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Louis Auchincloss, Chronicler of Upper Crust, Dies

Louis Auchincloss, 92, a novelist, essayist, biographer, editor and lawyer whose literary beat was the decline of the old WASP world of power and privilege to which he belonged, died yesterday in Manhattan.

The author of more than 60 books in a career stretching over seven decades, Mr. Auchincloss was best known for such novels as "The Rector of Justin" (1964), about the founding headmaster of an elite prep school, and "The Embezzler" (1966), about an upper-class Wall Street stockbroker who succumbs to temptation during the Great Depression.

Mr. Auchincloss took issue with a complaint frequently made about him: that in dwelling on characters and conflicts peculiar to the Eastern upper crust, his fiction is parochial. In a 1997 interview, he replied, "If you look through the literature of the ages you will find that 95 percent of it deals with the so-called 'upper class,' from 'The Iliad' and 'The Odyssey' through to Shakespeare with his kings and queens."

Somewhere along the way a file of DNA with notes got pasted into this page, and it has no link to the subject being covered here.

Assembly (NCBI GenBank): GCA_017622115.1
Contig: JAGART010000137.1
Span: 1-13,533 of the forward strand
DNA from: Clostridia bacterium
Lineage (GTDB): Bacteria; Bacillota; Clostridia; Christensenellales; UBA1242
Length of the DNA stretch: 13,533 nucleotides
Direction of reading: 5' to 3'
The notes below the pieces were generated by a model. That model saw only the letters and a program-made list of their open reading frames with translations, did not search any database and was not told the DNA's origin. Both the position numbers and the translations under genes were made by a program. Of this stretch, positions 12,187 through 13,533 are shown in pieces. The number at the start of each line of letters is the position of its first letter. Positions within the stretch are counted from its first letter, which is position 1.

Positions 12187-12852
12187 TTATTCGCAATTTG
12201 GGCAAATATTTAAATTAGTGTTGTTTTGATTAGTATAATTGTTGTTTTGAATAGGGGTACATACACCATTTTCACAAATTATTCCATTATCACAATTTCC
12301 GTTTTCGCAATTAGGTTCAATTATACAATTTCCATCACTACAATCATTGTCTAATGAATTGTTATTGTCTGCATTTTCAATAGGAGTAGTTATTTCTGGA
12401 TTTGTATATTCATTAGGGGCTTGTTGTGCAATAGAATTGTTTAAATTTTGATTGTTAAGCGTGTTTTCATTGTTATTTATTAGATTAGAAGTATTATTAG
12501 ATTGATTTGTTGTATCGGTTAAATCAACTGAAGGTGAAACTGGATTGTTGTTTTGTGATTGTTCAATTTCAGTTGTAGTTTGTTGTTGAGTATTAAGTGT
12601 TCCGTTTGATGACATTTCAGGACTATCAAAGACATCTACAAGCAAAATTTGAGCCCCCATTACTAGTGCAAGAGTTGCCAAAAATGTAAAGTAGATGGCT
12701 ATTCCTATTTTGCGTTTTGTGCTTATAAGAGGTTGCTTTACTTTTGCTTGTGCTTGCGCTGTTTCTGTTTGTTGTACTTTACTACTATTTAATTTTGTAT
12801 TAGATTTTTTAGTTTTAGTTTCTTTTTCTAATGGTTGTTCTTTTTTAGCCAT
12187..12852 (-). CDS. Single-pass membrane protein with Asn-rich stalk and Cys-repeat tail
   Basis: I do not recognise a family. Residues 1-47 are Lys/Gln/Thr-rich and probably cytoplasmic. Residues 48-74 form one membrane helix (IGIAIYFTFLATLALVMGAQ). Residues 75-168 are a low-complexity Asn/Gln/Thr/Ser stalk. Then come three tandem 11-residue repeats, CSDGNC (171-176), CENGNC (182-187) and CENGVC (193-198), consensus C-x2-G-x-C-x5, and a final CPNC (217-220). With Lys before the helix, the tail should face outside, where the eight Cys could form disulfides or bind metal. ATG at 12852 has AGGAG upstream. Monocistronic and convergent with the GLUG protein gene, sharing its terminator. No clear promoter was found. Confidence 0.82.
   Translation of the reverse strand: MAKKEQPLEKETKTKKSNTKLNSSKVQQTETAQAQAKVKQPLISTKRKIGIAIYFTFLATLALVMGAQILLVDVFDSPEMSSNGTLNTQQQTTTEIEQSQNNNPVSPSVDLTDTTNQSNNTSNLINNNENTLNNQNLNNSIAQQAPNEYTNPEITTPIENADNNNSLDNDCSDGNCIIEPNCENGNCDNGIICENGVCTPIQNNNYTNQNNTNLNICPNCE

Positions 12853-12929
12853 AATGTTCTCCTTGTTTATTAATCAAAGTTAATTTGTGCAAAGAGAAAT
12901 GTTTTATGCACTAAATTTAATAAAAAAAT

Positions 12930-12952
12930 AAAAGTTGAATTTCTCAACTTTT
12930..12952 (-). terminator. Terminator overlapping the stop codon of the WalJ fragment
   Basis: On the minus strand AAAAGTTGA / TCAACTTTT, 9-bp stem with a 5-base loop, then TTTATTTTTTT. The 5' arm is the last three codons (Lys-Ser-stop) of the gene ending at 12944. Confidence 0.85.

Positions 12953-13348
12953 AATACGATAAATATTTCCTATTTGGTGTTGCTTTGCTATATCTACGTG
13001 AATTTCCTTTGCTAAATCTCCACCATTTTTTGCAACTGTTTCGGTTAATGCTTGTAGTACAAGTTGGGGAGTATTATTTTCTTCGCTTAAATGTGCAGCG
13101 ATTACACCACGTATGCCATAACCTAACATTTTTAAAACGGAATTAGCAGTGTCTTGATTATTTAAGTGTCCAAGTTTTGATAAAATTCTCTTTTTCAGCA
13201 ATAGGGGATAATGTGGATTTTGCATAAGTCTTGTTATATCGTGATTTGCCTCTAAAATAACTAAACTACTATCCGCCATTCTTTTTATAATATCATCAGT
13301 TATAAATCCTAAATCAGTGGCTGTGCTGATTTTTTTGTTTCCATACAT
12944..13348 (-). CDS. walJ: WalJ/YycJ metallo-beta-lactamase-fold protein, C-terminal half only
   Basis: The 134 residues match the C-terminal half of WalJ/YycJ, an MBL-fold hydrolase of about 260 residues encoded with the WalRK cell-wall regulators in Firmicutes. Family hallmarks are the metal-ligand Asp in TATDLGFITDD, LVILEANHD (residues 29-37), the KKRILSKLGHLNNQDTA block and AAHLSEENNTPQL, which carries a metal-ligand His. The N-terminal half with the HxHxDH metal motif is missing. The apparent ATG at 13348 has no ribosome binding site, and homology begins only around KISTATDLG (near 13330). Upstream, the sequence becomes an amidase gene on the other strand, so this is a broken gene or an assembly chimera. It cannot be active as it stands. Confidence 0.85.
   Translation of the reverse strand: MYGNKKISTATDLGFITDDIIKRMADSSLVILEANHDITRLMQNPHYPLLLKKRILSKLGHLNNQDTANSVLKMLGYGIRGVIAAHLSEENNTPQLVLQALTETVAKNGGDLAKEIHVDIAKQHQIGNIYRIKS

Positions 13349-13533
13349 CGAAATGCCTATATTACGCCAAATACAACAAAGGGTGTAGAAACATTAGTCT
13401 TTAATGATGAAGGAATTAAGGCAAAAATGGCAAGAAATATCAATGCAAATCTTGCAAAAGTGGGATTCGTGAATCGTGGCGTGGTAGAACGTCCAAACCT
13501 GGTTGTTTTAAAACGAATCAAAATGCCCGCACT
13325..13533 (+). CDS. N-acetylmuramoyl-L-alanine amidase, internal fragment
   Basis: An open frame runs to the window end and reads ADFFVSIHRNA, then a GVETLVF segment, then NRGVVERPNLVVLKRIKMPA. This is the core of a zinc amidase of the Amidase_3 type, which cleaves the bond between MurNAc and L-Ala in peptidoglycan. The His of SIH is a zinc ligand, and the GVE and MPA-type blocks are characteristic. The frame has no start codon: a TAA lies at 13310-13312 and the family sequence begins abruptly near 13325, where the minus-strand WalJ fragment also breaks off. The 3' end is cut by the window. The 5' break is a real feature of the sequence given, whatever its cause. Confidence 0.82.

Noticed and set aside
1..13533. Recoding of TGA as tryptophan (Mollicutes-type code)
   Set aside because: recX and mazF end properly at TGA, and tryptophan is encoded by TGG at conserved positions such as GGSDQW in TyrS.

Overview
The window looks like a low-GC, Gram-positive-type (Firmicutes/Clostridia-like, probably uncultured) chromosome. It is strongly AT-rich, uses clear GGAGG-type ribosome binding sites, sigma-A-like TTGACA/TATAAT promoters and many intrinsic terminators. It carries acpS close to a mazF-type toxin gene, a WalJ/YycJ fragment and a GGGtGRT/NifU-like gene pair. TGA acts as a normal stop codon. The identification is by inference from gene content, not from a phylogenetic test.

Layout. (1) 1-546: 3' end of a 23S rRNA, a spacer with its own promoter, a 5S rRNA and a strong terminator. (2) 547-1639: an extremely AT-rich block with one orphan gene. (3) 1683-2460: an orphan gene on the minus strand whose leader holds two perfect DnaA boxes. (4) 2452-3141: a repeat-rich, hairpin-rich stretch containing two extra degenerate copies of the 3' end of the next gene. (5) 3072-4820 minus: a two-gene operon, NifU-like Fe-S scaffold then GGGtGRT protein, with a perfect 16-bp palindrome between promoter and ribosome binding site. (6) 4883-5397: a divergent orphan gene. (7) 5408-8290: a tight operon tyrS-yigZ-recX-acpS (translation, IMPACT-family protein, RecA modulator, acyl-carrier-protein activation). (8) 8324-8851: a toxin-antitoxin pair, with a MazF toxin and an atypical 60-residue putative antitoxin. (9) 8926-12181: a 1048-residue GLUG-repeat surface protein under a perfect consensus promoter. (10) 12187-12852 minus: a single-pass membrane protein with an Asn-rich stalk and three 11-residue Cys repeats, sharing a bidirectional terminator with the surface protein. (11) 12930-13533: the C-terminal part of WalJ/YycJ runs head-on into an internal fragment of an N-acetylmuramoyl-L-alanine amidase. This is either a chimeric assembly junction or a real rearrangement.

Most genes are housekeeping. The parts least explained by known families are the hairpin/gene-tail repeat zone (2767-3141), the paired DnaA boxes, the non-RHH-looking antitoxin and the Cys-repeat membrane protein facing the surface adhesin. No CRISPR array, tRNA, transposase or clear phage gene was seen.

Mr. Auchincloss was often called a novelist of manners. In light of all the sinning and thieving in his fiction, "novelist of ethics" might be more accurate.

Author Gore Vidal, whose stepfather was an Auchincloss, called attention to a socio-political dimension in his kinsman's handling of his material: "Of all our novelists, Auchincloss is the only one who tells us how our rulers behave in their banks and their boardroom, their law offices and their clubs."

Staff Writer Dennis Drabelle's obituary for Mr. Auchincloss is here. What are your favorite Auchincloss books, and do you feel his writing will endure?

By Adam Bernstein  |  January 27, 2010; 2:50 PM ET
 
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